You may need to install Microsoft Silverlight to be able to view the image.

Adding keywords to blogspot

One of the things that I wanted to do recently was add keywords to this blog so that it is more easily listed by the search engines.  I had assumed that there was going to be a simple way of adding these in the blogspot control panel.  Unfortunately not.  It needs to be done manually.  Here’s how.

1. First, sign in to blogger; at Dashboard, click “Layout” tab; then click “Edit HTML”.
2. Find this line of code :

You could press Ctrl+F to use “Find” function of your browser.

3. Copy three line below and paste after the line we found at step 2.

DESCRIPTION name=’description’/>
KEYWORDS name=’keywords’/>
AUTHOR name=’author’/>

4. Replace the words in red with your appropriated content.

Dry stone walling – Day 4

Well, four days in – actually four half days – and this is how far I have got.  And I keep thinking the next time I come here, I will reach the top (the top is just underneath the white wooden clamps). So I reckon that I am about half way up. Mmmm. 

Day four – and about half height

To be fair, there have been a few distractions the last few days and today was no exception.  With the plan to put sheep on the bottom field, we had to put up a temporary fence around the septic tank.  The wooden railway sleepers that cover the top of the tank are looking pretty rotten.  I am not sure that they will support the weight of a sheep, but I have no intention of finding out!

Temporary fence around the septic tank

I suspect that we will need to erect an electric fence around some of the field.  Although the walls and fence are (for the most part) in reasonable shape, they are a bit low in places.  Still, we will see.

Dry stone walling – Day 3

Well, it wasn’t really a whole day – just a morning as I got distracted.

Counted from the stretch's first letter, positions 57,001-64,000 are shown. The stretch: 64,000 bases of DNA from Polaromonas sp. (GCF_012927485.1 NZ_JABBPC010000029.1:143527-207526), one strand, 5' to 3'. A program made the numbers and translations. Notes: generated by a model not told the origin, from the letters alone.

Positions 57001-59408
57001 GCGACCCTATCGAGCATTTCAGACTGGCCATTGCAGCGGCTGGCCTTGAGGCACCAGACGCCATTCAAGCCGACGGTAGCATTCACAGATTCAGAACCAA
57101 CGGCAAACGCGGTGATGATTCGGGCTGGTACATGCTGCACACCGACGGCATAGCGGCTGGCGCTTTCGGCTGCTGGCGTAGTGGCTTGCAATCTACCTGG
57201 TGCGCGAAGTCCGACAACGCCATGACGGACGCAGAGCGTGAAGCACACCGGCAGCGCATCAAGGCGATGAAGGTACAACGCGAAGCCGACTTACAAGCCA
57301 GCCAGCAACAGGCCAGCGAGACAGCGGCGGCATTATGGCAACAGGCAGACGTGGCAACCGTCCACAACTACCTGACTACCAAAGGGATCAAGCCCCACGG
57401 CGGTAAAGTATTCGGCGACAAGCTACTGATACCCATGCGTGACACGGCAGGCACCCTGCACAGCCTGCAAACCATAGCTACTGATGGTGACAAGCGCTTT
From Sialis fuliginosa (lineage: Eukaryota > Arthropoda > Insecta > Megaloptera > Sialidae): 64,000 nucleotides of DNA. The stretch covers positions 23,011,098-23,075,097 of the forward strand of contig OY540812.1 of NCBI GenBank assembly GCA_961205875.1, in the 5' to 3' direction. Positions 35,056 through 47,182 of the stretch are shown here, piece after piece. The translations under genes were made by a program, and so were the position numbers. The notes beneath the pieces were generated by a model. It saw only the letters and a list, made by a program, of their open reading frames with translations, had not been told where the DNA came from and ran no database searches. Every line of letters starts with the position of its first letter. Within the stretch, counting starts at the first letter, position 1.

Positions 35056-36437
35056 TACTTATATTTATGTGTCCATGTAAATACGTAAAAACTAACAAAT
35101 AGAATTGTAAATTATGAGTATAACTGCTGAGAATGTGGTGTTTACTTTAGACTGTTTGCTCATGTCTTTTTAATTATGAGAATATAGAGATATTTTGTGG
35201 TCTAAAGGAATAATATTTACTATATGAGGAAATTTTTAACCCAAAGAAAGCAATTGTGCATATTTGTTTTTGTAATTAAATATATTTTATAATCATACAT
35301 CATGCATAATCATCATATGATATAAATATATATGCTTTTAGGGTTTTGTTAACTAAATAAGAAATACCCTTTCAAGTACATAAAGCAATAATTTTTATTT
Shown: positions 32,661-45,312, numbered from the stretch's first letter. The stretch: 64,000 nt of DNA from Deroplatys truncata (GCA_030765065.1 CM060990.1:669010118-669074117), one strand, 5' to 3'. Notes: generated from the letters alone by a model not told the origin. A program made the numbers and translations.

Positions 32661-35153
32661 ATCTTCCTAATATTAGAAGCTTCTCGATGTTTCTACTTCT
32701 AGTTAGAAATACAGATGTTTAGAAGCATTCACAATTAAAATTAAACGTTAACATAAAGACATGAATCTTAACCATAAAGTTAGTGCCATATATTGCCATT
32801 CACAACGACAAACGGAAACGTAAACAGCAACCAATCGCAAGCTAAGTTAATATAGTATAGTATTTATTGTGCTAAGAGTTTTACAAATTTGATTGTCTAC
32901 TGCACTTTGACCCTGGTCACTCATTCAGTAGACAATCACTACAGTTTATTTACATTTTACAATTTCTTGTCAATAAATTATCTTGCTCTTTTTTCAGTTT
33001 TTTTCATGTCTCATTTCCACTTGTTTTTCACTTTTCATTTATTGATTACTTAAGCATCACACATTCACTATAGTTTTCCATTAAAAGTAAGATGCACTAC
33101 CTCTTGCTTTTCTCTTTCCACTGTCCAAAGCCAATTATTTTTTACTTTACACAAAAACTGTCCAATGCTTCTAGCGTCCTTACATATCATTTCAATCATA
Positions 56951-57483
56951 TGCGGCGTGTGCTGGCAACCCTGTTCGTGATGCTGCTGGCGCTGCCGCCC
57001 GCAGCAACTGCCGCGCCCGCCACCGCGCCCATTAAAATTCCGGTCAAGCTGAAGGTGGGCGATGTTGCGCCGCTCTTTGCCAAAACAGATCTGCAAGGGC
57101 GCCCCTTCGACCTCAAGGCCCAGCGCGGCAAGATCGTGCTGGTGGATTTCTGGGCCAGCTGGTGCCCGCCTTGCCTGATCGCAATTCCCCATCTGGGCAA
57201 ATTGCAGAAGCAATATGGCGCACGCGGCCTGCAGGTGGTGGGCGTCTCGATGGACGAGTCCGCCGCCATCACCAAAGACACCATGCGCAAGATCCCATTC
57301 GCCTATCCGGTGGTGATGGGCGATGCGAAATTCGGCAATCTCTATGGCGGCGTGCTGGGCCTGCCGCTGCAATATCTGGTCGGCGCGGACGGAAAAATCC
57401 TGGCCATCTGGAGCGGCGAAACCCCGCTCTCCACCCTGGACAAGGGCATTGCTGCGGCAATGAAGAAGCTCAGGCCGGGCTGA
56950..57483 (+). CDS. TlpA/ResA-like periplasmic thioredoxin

I spent about 3 hours this morning dis-assembling and digging out the footings for another 2m stretch of wall.  I am being “less precise” with this stretch of the wall and doing the best I can with the current wall stone.  Yes, it is horrible and rounded, but for this field wall I am just going to have to do my best.  Shipping in huge amounts of new stone to build a field wall seems like a huge amount of wasted time and effort (not to mention money!).  I am hoping that by the end of this weekend that I will have at least part of the wall up to the finished height.  We will have to see.

Not much to look at for 2.5 days work.

I then faced two distractions in the afternoon.  Firstly, measuring out where the new extension will be and marking this out on the ground.  I haven’t got an electronic version of the plans, so haven’t had chance to post them here yet. Jo is concerned that you will be able to see into the master bedroom from the road.  I took the new plans that we have and used road pins to mark out where the master bedroom is going to be.  This was a useful exercise.  We now know that it will be very difficult to see into the bedroom from road level.  And if we are still in any doub, a small dry stone wall on the crest of the rise would totally block the view from the road.

The second distraction was cutting the grass on the top field.  Rob kindly brought his tractor (and daughter – Ellie) to help with the job.  It took about an hour or so to cut the grass.  Strangely, it has a tendency to find all the stones in the field!  This slowed progress, but I now think that the majority of the loose stones have been removed.  We will have to see.  This is the last time that the field will have to be cut this year.

Rob showing the grass whose boss!
Rob and Ellie – Houston we have a problem!

The lower field has a lot more of slope, so the current plan is to graze some sheep in the lower field to get the grass down to more of a manageable level.  We just need to find out where we can borrow some sheep from!